Historic pub to converted into new offices and homes

Plans to transform a derelict 19th Century pub into new offices, homes, a business hub and a licensed cafe/coffee shop have been submitted to North Somerset Council following consultation with the local community.

Studio Hive – an award-winning group of property developers and architects set up in 2014 by Jason Collard and his wife Natalie – has submitted updated plans to revive The Battleaxes in Wraxall.

Once used as a temperance inn for workers at the nearby Tyntesfield Estate, the Grade II listed pub was built in 1882.

The Battleaxes was restored in 2010 before being acquired by the Country Pub Group in 2019. However it closed prior to the first Covid lockdown in early 2020 and has not re-opened since, after the Country Pub Group went into administration.

Under the Studio Hive proposals, a new two-storey extension would be built at the rear of the pub to supplement the main building to create new offices for the business. A new business hub will be based in the main building, with the bed and breakfast rooms at the pub retained and the existing stable building converted into new business units.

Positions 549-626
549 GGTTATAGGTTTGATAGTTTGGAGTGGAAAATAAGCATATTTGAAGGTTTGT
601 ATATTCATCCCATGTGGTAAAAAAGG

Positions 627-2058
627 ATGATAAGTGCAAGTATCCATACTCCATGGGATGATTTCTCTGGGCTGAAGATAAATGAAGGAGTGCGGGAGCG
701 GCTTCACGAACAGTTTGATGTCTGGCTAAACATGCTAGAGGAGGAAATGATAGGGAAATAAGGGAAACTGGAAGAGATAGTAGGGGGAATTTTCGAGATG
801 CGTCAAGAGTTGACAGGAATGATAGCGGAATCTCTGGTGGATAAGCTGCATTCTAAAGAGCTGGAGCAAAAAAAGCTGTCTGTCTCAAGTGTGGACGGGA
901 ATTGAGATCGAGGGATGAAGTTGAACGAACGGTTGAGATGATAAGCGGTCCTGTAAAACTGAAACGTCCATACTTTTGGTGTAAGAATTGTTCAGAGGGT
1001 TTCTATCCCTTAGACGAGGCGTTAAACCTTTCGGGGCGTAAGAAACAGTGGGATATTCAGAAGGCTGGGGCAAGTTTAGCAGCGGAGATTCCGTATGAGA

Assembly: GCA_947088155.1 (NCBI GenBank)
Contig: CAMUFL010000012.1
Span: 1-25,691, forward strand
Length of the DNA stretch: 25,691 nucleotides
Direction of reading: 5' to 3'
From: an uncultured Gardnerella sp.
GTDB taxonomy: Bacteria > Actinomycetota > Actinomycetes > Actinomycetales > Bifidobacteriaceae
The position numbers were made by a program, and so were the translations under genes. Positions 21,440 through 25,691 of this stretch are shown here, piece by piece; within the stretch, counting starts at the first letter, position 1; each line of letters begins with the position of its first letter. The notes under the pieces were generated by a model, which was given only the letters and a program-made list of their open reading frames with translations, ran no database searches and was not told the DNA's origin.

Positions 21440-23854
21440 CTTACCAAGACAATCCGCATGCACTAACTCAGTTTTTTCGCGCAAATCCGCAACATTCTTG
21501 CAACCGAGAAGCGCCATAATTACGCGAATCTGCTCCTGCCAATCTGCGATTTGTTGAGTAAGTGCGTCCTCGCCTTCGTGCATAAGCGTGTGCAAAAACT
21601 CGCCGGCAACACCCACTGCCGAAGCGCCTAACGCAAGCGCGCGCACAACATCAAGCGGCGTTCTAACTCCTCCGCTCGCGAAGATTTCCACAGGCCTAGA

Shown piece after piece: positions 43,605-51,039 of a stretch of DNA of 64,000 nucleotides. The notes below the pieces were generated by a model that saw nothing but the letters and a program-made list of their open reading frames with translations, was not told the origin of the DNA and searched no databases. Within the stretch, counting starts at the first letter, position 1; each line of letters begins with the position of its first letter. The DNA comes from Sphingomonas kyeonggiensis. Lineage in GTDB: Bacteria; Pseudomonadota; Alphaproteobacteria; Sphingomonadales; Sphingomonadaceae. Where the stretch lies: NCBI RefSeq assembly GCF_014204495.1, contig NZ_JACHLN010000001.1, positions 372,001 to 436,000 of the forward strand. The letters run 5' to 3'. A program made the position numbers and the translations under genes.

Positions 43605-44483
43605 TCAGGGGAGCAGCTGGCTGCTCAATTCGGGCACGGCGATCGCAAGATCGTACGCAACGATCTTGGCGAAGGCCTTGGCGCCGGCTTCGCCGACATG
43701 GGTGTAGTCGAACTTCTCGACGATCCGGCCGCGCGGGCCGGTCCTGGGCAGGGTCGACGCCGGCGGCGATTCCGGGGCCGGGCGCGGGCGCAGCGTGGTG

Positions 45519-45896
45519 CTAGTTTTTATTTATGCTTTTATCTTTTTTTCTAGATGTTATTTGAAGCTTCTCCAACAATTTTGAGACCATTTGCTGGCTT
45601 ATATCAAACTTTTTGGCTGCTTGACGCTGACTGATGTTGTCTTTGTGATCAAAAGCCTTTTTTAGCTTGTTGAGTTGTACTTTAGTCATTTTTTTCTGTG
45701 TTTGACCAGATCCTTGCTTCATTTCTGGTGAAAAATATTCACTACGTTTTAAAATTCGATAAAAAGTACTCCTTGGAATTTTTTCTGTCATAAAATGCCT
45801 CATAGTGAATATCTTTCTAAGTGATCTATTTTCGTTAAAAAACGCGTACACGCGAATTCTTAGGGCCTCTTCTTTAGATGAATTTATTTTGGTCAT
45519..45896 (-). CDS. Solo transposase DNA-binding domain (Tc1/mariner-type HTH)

There would also be an on-site farm shop concession, run by a local operator and selling locally sourced produce within the ground-floor cafe, with new communal gardens and an opportunity for space to be made available to local organisations and community groups. To complement the conversion there will seven new low carbon homes built on the site.

The development includes 44 car parking spaces, along with cycle storage and electric vehicle charging points.

The Studio Hive plans have been supported by Wraxall and Failand Parish Council.

Jason Collard, managing director of Studio Hive, said the final details of the application continue to be discussed with the council’s planning department, and that he hopes to see a positive outcome soon.

“Our proposals are designed to inject new life into the heart of Wraxall,” he said.

“The Battleaxes will be a place to meet, live, work, pick up groceries, grab a coffee or take part in society. We intend to return the Grade II listed building into active use while respecting its character and making better use of the historic building.”

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